Kate Long Profile picture
Mar 8, 2018 26 tweets 6 min read
Tonight's vintage mag snippets will be about a few of the ways 70s and 80s UK women lost out simply for being born women.
When male factory workers were banned from handling asbestos, the job was callously farmed out to women working at home.
The entire tax system was stacked against women, and that didn't end with the 1976 Discrimination Act because the government made sure exemptions were written in.
I'm guessing this blatantly unfair treatment of women impacted on their earnings, and I'm therefore tagging #WASPI_Campaign
"Mike received a rebate on her earnings and pocketed it." And that was entirely legal.
A reminder that at one time in the not-so-distant past, a woman eating alone could legally be thrown out on the street by restaurant staff.
Attitudes to redundancy:
Before 1981 an employer could sack a woman if he found out she had children.
Disabled married women had to pass a test to access their state pension.
That last was from 1983.
If you were a woman living on Sark in 1973, you might as well have been born in the 18th Century.
Thousands of working women were denied access to sick pay and pensions, *just because they were female*.
Women were routinely - and legally - turned away when they applied for credit.
In 1974, a woman could be sacked from her job the minute a man turned up wanting the position.
Here's the tax office again in 1977 - a year after the Equality Act - giving away a couple's mortgage allowance to the man.
In 1972, custody laws automatically favoured the father, whatever kind of man he was.
Even passports managed to be sexist.
Married women not paid carer's benefit because, hey, they like looking after people.
'Tis the Natural Order.
It's the MAN who's head of the household, dear.
So, there you are. Born a woman, living through the 70s and 80s? Your female body basically denies you the right to all manner of basic equalities.
Happy #IWD2018
You know, the loss of income here is bad enough, but the everyday humiliation must have been horrendous. 'Born with a uterus? The system will cheerfully treat you like a second class citizen.'
'And if you're married, you are a mere *limb* of your hubby.'

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More from @volewriter

Sep 13, 2018
Tonight's #VintageMagTweets come from this amazing stack of Women's Monitoring Network home-made magazines. They date from between 1981 and 198, though I think the group was active outside those dates.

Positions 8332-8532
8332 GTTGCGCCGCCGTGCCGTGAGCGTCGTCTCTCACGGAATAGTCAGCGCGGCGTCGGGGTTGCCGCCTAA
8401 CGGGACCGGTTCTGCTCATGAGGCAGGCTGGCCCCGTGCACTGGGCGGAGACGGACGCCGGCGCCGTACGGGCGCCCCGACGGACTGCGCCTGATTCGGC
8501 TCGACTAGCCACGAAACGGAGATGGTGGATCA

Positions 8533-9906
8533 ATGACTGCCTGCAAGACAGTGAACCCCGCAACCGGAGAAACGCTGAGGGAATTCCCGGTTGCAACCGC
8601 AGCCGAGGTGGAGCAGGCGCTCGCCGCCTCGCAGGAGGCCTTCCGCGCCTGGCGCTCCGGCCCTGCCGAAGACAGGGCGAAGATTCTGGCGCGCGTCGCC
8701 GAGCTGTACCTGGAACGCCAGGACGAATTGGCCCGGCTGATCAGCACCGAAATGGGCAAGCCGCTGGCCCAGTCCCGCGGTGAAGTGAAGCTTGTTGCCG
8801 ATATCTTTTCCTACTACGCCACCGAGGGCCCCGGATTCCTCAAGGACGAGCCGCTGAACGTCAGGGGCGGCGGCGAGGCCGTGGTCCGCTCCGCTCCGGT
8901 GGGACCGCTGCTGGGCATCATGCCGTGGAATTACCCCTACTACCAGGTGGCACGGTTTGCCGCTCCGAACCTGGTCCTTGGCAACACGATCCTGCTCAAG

This was their brief: to choose a date, then get women from all over the country to spot sexist or misogynistic items in national and local publications, cut them out and post them to the WMN for compilation.
The group was methodical in their approach, and the result is a revealing snapshot of attitudes to women as portrayed in the print media in the early 80s.
Read 131 tweets
Aug 24, 2018
Yesterday we saw this graph being passed around regarding gender bias in GCSE subjects. Green is boys, and purple is girls. graph shows only a tiny proportion of girls interested in construction.
Now, where would youngsters get the idea that construction was a field reserved for boys and nothing to do with girls? Here are some boys' T shirts on sale at Asda right now. t shirt showing construction vehicles
boys'T shirt showing construction vehicles
Read 18 tweets
Aug 13, 2018
In last night's #VintageMagTweets I asked how come boys are generally raised to be confident, and girls to be compliant (and the impact that has on their education and career progress). Well, today I was in Primark and I had a look at the messages on girls'and boys' T shirts.
Here are what the boys' T shirts told them they are/can do:
Read 35 tweets
Jun 21, 2018
Here we go, then, with a Cosmopolitan from 1981. There is some upsetting stuff about sexual violence in this batch, so please mute or unfollow if you need to. x
Very much the theme of magazines around this era: be careful, girls, don't ask for too much equality because it might upset the guys and we really don't want to do that.
In fact, here is the possible effect of feminism on a decent man. You've been warned.
Read 37 tweets
Jun 14, 2018
Here are tonight's vintage mag tweets. They all come from just one copy of Cosmopolitan, and I think make an interesting snapshot of the state of the world for women at that time.
So first off, a first aid quiz in which the idea of domestic violence against women is treated as a bit of a rib-tickler.
Still, they can redeem themselves later in the article and stress how unacceptable men beating up women really is, can't they? Oh.
Read 19 tweets
May 31, 2018
Just to tip you off, tonight's vintage mag clippings will be about the tax system and how it discriminated against women in the 70s, 80s and 90s. The effects of those policies are of course still being felt by #waspi women.
OK, remember the Equal Opportunities Act of 1975/6 that was supposed to bring parity to women's financial status? here's what it left out.
Here are some of the impacts of those exclusions, in 1976.
Read 42 tweets

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